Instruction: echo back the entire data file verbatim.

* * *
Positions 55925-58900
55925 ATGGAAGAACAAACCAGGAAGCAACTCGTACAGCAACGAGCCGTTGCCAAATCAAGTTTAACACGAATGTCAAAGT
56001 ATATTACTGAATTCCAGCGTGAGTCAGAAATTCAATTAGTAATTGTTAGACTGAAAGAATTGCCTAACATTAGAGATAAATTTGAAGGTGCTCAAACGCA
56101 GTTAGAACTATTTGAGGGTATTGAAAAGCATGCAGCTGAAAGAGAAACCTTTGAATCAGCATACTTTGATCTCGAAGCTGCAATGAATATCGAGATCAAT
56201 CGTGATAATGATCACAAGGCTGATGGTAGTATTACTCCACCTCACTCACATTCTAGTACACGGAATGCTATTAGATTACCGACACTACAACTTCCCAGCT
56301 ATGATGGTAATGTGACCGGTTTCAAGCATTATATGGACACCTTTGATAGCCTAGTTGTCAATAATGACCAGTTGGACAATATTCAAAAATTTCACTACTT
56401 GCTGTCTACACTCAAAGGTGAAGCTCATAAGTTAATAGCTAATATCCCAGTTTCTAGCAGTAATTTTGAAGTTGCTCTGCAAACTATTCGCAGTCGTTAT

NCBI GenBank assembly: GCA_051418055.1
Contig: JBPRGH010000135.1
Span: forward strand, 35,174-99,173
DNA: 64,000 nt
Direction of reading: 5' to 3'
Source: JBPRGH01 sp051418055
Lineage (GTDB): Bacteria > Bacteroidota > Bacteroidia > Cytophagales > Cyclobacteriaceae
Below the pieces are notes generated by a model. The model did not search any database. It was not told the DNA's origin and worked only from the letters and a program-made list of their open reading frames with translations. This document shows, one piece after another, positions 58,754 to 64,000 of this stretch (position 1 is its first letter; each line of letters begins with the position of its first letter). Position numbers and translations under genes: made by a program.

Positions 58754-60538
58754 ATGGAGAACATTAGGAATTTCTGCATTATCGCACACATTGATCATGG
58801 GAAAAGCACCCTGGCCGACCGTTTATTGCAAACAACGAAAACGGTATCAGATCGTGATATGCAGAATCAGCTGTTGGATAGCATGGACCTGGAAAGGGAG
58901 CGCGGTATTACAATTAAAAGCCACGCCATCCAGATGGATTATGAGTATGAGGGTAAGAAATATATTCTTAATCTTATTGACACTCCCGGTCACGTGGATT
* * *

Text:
Positions 55925-58900
55925 ATGGAAGAACAAACCAGGAAGCAACTCGTACAGCAACGAGCCGTTGCCAAATCAAGTTTAACACGAATGTCAAAGT
56001 ATATTACTGAATTCCAGCGTGAGTCAGAAATTCAATTAGTAATTGTTAGACTGAAAGAATTGCCTAACATTAGAGATAAATTTGAAGGTGCTCAAACGCA
56101 GTTAGAACTATTTGAGGGTATTGAAAAGCATGCAGCTGAAAGAGAAACCTTTGAATCAGCATACTTTGATCTCGAAGCTGCAATGAATATCGAGATCAAT
56201 CGTGATAATGATCACAAGGCTGATGGTAGTATTACTCCACCTCACTCACATTCTAGTACACGGAATGCTATTAGATTACCGACACTACAACTTCCCAGCT
56301 ATGATGGTAATGTGACCGGTTTCAAGCATTATATGGACACCTTTGATAGCCTAGTTGTCAATAATGACCAGTTGGACAATATTCAAAAATTTCACTACTT
56401 GCTGTCTACACTCAAAGGTGAAGCTCATAAGTTAATAGCTAATATCCCAGTTTCTAGCAGTAATTTTGAAGTTGCTCTGCAAACTATTCGCAGTCGTTAT

NCBI GenBank assembly: GCA_051418055.1
Contig: JBPRGH010000135.1
Span: forward strand, 35,174-99,173
DNA: 64,000 nt
Direction of reading: 5' to 3'
Source: JBPRGH01 sp051418055
Lineage (GTDB): Bacteria > Bacteroidota > Bacteroidia > Cytophagales > Cyclobacteriaceae
Below the pieces are notes generated by a model. The model did not search any database. It was not told the DNA's origin and worked only from the letters and a program-made list of their open reading frames with translations. This document shows, one piece after another, positions 58,754 to 64,000 of this stretch (position 1 is its first letter; each line of letters begins with the position of its first letter). Position numbers and translations under genes: made by a program.

Positions 58754-60538
58754 ATGGAGAACATTAGGAATTTCTGCATTATCGCACACATTGATCATGG
58801 GAAAAGCACCCTGGCCGACCGTTTATTGCAAACAACGAAAACGGTATCAGATCGTGATATGCAGAATCAGCTGTTGGATAGCATGGACCTGGAAAGGGAG
58901 CGCGGTATTACAATTAAAAGCCACGCCATCCAGATGGATTATGAGTATGAGGGTAAGAAATATATTCTTAATCTTATTGACACTCCCGGTCACGTGGATT